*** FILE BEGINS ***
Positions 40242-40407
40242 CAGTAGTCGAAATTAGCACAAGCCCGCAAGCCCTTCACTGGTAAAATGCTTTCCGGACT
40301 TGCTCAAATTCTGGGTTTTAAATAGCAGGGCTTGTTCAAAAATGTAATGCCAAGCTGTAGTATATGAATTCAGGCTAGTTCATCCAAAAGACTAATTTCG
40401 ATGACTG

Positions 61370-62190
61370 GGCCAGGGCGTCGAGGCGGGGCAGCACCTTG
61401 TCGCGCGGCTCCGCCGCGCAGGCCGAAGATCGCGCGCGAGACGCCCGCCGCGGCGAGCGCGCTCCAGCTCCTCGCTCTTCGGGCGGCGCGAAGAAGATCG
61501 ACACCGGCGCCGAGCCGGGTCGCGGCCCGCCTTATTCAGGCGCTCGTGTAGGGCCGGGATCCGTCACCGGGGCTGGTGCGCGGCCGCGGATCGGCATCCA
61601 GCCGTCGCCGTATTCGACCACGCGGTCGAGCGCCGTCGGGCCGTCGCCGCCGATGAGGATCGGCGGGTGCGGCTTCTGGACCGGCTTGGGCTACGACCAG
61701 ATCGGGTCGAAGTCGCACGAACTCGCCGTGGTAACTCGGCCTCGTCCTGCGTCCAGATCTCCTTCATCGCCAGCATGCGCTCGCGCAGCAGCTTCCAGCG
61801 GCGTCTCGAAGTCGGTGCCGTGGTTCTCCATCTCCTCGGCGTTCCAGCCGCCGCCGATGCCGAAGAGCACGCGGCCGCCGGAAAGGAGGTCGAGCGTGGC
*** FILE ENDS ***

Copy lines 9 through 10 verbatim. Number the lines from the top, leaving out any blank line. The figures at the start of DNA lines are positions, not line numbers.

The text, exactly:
61601 GCCGTCGCCGTATTCGACCACGCGGTCGAGCGCCGTCGGGCCGTCGCCGCCGATGAGGATCGGCGGGTGCGGCTTCTGGACCGGCTTGGGCTACGACCAG
61701 ATCGGGTCGAAGTCGCACGAACTCGCCGTGGTAACTCGGCCTCGTCCTGCGTCCAGATCTCCTTCATCGCCAGCATGCGCTCGCGCAGCAGCTTCCAGCG